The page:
A TV show about the #MeToo movement is in the works.
The phrase was first used in a sexual harassment campaign in 2006 by Tarana Burke, who started a grassroots movement via MySpace to promote “empowerment through empathy” among women of colour who had been sexually abused.
It became a prominent hashtag last year, Alyssa Milano suggested: “If all the women who have been sexually harassed or assaulted wrote ‘Me too.’ as a status, we might give people a sense of the magnitude of the problem.”
PBS are planning a five-part miniseries called #MeToo, Now What? It will be hosted by Zainab Salbi, founder of Women For Women International, which supports women survivors of war.
The programme is said to explore the effect of the #MeToo movement, while exploring the many different sides of sexual harassment. It will also look at the effects of race, class, and gender on the culture of harassment.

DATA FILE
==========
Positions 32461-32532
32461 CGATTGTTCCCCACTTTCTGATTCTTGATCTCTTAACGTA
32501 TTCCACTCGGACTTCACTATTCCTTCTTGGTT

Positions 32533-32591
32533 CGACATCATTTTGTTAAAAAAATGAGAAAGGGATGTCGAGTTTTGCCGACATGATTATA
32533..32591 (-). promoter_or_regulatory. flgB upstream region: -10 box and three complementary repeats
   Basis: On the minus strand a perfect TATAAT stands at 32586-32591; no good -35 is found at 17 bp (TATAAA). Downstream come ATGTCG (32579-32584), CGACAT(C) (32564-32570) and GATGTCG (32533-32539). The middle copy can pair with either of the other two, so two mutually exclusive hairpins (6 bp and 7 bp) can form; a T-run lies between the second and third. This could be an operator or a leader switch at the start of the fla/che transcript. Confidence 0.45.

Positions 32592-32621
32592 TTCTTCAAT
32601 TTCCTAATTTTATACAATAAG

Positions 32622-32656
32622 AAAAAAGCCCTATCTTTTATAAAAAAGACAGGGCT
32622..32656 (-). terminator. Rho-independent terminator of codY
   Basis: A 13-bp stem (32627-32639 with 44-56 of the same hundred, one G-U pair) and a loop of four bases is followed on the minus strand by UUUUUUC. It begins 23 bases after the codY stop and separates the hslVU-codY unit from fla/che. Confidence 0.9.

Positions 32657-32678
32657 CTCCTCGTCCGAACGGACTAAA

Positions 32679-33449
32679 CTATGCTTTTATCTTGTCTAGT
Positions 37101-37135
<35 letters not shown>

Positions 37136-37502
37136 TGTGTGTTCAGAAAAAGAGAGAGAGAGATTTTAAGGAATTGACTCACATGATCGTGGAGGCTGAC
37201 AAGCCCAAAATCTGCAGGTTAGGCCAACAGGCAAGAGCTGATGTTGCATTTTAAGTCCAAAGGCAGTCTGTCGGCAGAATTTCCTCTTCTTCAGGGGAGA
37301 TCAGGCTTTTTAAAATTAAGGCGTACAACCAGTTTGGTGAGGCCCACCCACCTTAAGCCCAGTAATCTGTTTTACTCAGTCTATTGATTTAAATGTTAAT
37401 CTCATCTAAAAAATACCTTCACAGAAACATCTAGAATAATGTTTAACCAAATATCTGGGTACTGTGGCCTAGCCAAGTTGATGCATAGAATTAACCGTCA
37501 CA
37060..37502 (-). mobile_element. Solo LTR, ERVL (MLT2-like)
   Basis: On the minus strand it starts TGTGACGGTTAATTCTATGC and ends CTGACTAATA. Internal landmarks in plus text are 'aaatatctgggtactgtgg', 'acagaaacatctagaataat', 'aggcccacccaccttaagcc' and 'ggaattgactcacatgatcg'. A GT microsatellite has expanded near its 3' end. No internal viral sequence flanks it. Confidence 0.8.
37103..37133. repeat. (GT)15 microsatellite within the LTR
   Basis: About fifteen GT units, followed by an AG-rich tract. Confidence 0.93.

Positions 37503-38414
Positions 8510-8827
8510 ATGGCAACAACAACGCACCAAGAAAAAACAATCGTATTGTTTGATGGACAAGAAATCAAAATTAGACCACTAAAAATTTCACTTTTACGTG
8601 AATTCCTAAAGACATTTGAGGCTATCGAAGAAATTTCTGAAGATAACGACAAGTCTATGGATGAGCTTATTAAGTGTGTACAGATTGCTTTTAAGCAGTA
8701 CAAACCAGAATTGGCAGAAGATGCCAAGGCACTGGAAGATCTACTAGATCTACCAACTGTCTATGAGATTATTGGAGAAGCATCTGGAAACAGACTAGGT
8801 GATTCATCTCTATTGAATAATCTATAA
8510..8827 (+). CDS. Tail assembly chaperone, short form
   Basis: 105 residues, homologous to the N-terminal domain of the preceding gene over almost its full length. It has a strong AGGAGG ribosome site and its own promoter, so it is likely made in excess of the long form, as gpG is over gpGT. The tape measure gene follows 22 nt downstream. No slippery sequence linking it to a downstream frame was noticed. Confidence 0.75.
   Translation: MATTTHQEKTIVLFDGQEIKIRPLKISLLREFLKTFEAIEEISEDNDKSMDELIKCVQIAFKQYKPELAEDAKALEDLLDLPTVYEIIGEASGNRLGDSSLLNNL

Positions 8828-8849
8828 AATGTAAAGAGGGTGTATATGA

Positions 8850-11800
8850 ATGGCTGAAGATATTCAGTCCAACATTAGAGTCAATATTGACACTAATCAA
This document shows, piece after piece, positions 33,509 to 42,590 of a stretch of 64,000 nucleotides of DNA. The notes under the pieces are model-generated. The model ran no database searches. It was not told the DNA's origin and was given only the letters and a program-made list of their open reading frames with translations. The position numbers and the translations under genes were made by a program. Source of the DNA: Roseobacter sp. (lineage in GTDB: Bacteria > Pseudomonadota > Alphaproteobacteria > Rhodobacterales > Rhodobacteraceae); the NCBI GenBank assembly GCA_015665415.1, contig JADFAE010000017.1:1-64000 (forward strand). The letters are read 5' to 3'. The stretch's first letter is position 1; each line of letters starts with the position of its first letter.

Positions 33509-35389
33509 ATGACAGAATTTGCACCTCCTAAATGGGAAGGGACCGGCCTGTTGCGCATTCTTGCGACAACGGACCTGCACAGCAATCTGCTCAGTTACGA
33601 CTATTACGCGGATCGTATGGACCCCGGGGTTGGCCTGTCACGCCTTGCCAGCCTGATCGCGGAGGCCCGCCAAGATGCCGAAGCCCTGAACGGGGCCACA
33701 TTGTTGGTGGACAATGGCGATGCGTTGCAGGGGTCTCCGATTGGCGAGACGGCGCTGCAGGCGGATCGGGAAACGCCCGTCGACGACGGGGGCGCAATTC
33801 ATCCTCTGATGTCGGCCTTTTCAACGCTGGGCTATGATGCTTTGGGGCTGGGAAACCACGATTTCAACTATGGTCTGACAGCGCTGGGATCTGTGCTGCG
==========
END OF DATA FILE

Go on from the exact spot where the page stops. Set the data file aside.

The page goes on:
Celebrities, journalist, and activists will appear on the show to comment on the different topics presented across the five episodes. #MeToo, Now What? will premiere on PBS on February 2.
Meanwhile, Brigitte Bardot has accused the female stars that have spoken out as part of the #MeToo movement of being “hypocritical”, saying that she used to find “compliments” from men to be “charming”.
Speaking to French magazine Paris Match, Bardot, 83, said: “In the vast majority of cases they are being hypocritical, ridiculous, uninteresting. There are many actresses who flirt with producers in order to get a role.”